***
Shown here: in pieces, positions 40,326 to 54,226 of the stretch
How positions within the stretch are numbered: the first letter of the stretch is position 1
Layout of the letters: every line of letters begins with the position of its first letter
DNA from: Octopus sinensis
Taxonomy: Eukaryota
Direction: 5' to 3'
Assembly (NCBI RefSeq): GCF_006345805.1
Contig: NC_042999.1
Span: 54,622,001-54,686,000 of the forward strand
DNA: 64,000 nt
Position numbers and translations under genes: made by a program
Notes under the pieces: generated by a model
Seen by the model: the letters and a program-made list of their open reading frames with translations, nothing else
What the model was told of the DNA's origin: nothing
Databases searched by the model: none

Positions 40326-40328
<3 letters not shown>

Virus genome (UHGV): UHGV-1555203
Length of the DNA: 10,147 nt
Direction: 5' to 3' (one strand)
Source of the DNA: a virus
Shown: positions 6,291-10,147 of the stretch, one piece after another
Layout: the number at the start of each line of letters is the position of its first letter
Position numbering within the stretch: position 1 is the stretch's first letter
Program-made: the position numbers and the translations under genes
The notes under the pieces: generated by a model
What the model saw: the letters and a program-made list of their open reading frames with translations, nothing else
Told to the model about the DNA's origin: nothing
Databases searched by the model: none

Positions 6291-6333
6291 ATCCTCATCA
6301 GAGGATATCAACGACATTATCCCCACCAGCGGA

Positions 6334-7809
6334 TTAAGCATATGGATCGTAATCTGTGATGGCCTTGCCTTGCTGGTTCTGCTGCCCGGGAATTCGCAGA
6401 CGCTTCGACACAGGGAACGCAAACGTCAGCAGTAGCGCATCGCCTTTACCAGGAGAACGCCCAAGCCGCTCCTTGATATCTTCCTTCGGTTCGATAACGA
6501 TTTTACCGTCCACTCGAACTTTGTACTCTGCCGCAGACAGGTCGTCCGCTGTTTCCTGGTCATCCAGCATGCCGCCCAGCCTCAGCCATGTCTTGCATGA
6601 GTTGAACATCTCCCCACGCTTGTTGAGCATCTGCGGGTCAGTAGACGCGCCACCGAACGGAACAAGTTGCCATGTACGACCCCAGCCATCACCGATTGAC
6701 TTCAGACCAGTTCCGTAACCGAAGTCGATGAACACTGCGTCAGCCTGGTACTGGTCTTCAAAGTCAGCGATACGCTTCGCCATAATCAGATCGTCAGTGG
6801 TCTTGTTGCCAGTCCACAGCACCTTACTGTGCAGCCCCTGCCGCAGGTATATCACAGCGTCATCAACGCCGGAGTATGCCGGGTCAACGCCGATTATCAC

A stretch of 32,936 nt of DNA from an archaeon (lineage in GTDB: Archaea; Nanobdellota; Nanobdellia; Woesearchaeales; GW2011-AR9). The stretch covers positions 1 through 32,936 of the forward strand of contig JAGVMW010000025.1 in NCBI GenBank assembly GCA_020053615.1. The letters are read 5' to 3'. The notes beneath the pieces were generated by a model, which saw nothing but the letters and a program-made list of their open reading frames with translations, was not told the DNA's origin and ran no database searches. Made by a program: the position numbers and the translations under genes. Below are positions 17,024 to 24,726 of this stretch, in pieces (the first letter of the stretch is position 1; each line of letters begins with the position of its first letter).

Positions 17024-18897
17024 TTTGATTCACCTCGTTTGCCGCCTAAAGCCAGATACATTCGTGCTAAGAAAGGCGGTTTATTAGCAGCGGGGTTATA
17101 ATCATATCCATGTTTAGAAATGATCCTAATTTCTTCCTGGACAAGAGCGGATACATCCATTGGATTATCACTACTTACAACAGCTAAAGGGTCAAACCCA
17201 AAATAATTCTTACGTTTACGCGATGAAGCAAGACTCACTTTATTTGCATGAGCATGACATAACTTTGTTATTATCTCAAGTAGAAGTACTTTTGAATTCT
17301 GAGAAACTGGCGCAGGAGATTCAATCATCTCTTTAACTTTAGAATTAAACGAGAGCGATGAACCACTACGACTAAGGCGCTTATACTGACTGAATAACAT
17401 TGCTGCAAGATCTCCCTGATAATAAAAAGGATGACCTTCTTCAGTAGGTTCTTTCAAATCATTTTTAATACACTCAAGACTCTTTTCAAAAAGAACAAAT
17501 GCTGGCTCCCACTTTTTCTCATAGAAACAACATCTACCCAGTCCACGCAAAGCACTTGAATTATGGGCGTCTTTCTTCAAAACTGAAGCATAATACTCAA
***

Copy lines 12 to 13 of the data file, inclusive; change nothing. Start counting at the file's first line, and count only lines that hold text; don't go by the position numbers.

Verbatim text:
Notes under the pieces: generated by a model
Seen by the model: the letters and a program-made list of their open reading frames with translations, nothing else